• You can also verify your supplier in person; there should be no reason why any facility wouldn’t let you visit. If there is any resistance to this, then this should be a red flag.
    • Use a 3rd party auditing service to verify your supplier. For the sake of a few hundred dollars, the risk is not worth it.

Get into the details.

Once you have sent out your RFQ (we will discuss this later)  and you are starting to narrow down your suppliers in detail. Start to ask detailed questions.

Is there a minimum order?

    • Minimum orders are important to know, as explained previously, but showing an interest in their details will allow you to ensure you understand what they have stated. 
    • Get into the detail with the MOQ.

Can you provide any previous customer testimonials?

    • It’s always a good idea to discuss with other companies to gauge the service that the prospective supplier is advertising.

Do you have liability Insurance, ISO accreditation, export documentation and business licences?

    • In all honesty, the answer will be some confusion, and you will get sent something that may resemble an insurance document but:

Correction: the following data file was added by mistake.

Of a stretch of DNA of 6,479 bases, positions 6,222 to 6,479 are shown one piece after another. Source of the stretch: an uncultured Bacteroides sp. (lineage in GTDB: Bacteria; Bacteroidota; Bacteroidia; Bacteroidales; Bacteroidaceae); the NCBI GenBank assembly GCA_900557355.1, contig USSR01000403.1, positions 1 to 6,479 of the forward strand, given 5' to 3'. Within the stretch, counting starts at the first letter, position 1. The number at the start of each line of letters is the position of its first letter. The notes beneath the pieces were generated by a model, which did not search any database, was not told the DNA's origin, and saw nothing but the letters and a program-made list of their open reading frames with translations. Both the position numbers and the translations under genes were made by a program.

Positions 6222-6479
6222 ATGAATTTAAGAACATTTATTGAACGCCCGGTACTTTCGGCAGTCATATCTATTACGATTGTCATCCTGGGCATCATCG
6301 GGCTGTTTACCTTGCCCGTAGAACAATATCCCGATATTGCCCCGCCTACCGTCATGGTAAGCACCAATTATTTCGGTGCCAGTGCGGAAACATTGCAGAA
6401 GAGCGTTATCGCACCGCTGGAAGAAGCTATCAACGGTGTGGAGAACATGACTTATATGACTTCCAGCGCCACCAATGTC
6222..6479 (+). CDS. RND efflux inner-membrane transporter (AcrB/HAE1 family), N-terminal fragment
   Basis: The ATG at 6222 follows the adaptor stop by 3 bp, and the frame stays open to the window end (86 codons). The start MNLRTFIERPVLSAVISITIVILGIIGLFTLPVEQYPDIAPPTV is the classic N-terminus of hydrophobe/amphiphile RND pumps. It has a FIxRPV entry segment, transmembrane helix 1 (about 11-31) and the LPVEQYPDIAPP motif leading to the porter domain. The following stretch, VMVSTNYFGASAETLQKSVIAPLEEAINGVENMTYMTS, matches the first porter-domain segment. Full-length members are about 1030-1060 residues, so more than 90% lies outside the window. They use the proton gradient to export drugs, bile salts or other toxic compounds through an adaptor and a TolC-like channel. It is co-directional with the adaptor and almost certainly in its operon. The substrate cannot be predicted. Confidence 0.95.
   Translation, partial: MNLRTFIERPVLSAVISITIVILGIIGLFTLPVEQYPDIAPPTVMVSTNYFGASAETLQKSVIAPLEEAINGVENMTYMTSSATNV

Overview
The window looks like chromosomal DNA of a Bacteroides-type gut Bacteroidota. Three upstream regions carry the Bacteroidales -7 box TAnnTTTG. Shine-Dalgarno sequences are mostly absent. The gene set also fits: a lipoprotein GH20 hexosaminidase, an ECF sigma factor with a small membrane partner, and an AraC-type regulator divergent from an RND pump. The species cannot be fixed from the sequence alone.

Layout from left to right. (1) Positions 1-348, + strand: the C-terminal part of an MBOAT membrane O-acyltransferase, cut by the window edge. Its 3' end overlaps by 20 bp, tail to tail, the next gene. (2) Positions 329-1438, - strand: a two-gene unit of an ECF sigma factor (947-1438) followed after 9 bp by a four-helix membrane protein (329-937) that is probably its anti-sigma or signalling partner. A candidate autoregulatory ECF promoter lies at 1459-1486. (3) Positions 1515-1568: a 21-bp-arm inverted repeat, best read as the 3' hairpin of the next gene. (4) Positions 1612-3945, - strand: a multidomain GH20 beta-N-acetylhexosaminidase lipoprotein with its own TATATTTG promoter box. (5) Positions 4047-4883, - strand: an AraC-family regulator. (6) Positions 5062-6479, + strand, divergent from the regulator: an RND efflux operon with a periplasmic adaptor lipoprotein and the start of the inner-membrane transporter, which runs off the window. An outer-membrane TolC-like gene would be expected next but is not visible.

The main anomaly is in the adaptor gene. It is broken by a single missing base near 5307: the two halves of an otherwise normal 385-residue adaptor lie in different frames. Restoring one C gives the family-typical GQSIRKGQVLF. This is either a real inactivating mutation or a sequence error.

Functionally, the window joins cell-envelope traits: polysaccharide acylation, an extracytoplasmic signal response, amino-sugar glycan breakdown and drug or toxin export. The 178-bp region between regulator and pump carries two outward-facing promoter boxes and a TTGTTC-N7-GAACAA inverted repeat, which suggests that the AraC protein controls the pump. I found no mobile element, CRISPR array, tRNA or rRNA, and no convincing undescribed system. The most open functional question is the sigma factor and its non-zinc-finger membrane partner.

• The more documents and information that you can build up around the prospective supplier, the better. Not only for peace of mind but in the event of any conflict further down the line. 
    • Also ask if they have any other documentation that they can provide, business licence, export licence, ISO accreditation etc. The more, the better.

What payment terms are offered?

    • Different suppliers work on different terms; you need to understand who pays for what at what point in the process.
    • FOB is the most popular, but if its Ex Works and the company does not have an export licence, you can be held holding the baby; and the export bill.

Under what conditions may prices change?